Definition for depraved (2 of 2)
verb (used with object), de·praved, de·prav·ing.
Origin of deprave
Examples from the Web for depraved
Orwellian, Malthusian, barbarous, depraved…I think you get me.Conservatives Find Typo in Obamacare, Try to Kill People With It|Michael Tomasky|July 22, 2014|DAILY BEAST
The image of children being disposed of in such a barbaric and depraved manner outraged people across the world.Ireland’s ‘Mother and Baby Home’ Horror Goes Beyond Tuam’s Dead Infants|Patsy McGarry|June 6, 2014|DAILY BEAST
On his execution, state media accused Jang of leading a "dissolute, depraved life" and running up £6.4 million in gambling debts.The Women Behind the Throne in North Korea's 'Empire of Horror'|The Telegraph|December 15, 2013|DAILY BEAST
They seem to be something more like a brief interlude between his early acts of violence and their later, depraved culmination.Don’t Call Navy Yard Gunman Aaron Alexis a Veteran|Jacob Siegel|September 18, 2013|DAILY BEAST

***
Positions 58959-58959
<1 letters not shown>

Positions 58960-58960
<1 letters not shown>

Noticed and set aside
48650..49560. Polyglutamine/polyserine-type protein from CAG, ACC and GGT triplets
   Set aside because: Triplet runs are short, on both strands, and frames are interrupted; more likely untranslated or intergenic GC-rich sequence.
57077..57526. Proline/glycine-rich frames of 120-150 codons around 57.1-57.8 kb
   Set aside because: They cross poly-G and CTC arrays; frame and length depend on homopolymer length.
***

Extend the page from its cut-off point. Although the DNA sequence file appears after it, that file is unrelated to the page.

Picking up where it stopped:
Can you match the star to his or her depraved actions in the film?‘This Is the End’ Craziest Moments Quiz: Which Celeb Did What?|Kevin Fallon|June 17, 2013|DAILY BEAST
They flock into this town from all around, and represent the low, polluted, and depraved element of our race.The Forged Note|Oscar Micheaux
Let it not break into the abode of your soul—and by this I mean your own bodies—and make you depraved captives for life.
Alexander VI., his predecessor in the Vatican, had been a depraved man.Pictures Every Child Should Know|Dolores Bacon
Often at other times in the long season of night have I thought in what manner the life of mortals is depraved.The Tragedies of Euripides, Volume I.|Euripides
He couldn't even tell the authorities about this depraved character!Sam, This is You|William Fitzgerald Jenkins
British Dictionary definitions for depraved (1 of 2)
British Dictionary definitions for depraved (2 of 2)
Word Origin for deprave
Word Origin and History for depraved
late 14c., "corrupt, lead astray, pervert," from Old French depraver (14c.) or directly from Latin depravare "distort, disfigure;" figuratively "to pervert, seduce, corrupt," from de- "completely" (see de-) + pravus "crooked." Related: Depraved; depraving.